Wading hip-deep through rivers, wandering off forested trails to gather wild blueberries, and hiking through tall grasslands. At the end of the day, UConn’s Natural Resources Conservation Academy (NRCA) strives to instill a sense of adventure, excitement, appreciation and wonder for local environments, biodiversity and natural resources in Connecticut teens.
Despite the intrinsic interest in nature by high school students participating in the NRCA, most―regardless of where they live or the schools they attend―have rarely explored nearby nature areas before participating in the NRCA. In a recent NPR segment on the NRCA (listen to the story here), Amanda Hernández (a Bridgeport rising senior) told NPR’s David DesRoches, who joined us during the field experience, “This is like, something I never see in my life.” She continued to say, “All I ever see are sidewalks, factories, and like cars. And this is just like amazing for me. This is like a Narnia. I thought this was fake, I see it in the movies, and I’m just like, ‘Where is that?'” New Haven rising senior, Jalyn Johnson, is also featured in the NPR segment, as she excitedly learned how to use radio telemetry to study the movement of wildlife.
Amanda is not alone in having few outdoor experiences. Indeed, this disconnect of today’s youth from nature is what inspired Dr. John Volin to found the NRCA. Former NRCA student Jenique Blair (a Hartford junior) told us that she had been interested in the environment since middle school and was an advocate for a recycling program at her school. Regardless, Jenique said “[During the summer], I mostly hang out at home. Even when I go out, I don’t go outside, I go from building to car to building.”
During the 2015 NRCA field experience, Jenique said, “At first, I didn’t really know what I was doing, but I wanted to learn something with the environment. As the days progress, [I thought], this isn’t as hard as I thought it was, I think I can do this. And as the days went on more, [I thought] oh my goodness I love this. I am learning this, I know I can do it, and I want to do it. Give me more. And as the days went on, [I thought] I can do this, I know how to do this, and I’m going to do this as soon as I leave.” After the field experience, Jenique returned home and began working with Hartford’s Community Solutions and NRCA faculty to determine areas in need of restoration along the Gully Brook. Nestled within Hartford’s urban neighborhoods and adjacent to Keney Park, Jenique spent a number of field days in the brook studying macroinvertebrate (e.g., aquatic insects) and amphibian communities for her 10-month NRCA conservation project. On March 14, 2016, Jenique, along with the 23 other NRCA students, presented their conservation work at the 10th Annual Connecticut Conference on Natural Resources, officially graduating as a Connecticut Conservation Ambassador.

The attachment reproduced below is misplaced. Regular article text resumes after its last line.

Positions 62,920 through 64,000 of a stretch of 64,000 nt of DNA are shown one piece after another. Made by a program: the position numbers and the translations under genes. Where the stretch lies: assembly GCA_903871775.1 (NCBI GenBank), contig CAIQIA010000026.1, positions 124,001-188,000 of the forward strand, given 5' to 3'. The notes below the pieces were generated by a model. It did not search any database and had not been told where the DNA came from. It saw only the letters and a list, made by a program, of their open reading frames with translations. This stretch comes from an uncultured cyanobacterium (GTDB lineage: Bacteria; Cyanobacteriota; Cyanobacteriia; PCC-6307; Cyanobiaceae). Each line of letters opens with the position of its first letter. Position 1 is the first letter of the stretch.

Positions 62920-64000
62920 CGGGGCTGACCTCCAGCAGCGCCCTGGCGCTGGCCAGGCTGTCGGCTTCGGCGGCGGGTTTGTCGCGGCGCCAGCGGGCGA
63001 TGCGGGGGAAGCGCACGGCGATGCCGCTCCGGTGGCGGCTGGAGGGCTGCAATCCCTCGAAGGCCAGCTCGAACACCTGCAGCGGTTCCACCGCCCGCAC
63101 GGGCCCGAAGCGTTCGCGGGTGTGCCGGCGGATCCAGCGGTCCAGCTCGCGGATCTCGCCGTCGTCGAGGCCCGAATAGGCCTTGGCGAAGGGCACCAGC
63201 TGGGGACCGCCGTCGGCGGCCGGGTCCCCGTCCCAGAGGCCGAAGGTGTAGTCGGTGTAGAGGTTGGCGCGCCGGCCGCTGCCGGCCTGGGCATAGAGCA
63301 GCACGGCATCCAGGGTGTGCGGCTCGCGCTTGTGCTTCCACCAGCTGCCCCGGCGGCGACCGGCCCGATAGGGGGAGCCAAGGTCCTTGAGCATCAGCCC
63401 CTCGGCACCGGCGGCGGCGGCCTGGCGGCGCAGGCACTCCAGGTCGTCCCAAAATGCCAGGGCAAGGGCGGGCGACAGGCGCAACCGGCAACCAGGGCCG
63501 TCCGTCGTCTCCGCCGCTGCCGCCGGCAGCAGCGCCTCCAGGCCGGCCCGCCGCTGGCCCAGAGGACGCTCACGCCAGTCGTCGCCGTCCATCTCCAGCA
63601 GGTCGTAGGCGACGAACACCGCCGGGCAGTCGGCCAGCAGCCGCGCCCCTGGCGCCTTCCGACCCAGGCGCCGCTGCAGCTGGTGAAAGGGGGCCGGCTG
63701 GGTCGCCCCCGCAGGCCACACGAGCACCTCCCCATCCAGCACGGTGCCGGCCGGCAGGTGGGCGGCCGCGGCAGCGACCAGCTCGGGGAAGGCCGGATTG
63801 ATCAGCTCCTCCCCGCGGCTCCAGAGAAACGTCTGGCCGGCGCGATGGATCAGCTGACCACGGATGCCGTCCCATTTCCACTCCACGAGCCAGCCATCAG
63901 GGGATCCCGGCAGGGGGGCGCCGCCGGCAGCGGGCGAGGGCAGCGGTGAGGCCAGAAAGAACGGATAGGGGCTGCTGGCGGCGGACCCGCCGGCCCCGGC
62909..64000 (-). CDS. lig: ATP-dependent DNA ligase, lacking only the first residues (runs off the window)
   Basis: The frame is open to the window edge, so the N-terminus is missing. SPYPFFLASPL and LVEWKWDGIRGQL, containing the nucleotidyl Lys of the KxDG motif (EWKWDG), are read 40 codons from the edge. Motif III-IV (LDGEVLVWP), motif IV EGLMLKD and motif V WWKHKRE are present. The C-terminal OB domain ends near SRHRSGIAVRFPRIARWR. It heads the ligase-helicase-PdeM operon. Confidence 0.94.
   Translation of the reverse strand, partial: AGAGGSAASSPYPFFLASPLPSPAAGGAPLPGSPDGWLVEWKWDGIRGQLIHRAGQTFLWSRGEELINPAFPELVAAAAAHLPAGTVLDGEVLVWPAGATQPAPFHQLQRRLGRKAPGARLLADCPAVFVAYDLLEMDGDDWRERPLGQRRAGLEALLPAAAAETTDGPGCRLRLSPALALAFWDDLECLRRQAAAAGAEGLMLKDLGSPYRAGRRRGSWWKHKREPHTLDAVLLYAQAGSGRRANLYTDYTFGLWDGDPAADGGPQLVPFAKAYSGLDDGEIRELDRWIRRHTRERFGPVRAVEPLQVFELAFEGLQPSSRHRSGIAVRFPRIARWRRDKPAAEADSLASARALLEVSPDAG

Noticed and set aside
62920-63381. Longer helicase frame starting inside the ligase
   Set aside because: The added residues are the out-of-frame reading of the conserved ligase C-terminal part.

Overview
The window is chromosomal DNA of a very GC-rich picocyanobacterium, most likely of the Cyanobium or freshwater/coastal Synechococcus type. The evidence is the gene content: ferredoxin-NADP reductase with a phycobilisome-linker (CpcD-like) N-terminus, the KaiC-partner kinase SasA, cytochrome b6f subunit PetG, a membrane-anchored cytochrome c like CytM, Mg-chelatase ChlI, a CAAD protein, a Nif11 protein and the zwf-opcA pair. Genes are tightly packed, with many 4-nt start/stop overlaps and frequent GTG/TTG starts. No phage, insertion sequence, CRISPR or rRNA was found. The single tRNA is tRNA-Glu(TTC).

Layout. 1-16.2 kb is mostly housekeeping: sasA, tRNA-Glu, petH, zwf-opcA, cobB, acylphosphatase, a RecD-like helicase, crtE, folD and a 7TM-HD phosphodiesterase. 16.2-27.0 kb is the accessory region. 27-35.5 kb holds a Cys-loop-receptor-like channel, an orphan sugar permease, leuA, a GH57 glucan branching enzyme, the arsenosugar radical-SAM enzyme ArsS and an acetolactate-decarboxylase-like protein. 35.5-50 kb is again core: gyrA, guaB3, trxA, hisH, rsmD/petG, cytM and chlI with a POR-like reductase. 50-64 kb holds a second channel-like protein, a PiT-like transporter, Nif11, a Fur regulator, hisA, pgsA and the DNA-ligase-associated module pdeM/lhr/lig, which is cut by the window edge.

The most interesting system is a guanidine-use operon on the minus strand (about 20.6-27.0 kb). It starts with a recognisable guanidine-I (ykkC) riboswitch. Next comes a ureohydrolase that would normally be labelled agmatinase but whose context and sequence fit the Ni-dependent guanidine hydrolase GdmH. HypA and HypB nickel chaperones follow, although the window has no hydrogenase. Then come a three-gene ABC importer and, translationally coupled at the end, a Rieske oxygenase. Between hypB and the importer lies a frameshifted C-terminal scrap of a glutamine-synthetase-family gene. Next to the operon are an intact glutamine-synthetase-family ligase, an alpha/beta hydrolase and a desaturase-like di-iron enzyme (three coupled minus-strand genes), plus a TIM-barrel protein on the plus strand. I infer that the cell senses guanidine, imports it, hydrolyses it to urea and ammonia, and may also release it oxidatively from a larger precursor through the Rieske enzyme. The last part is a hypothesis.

Similarly, the 2016 NRCA cohort left the summer field experience with excitement, new knowledge and inspiration as they begin their local conservation projects throughout Connecticut. Such enthusiasm is essential for completion of 10-month service-learning projects, and to inspire the next generation of young scientists and conservation ambassadors.
To learn more about the NRCA, visit http://nrca.uconn.edu/ or contact the the NRCA coordinator (firstname.lastname@example.org) to learn how you can partner with the program. The NRCA is made possible through private giving. If you are interested in supporting the NRCA today, visit here.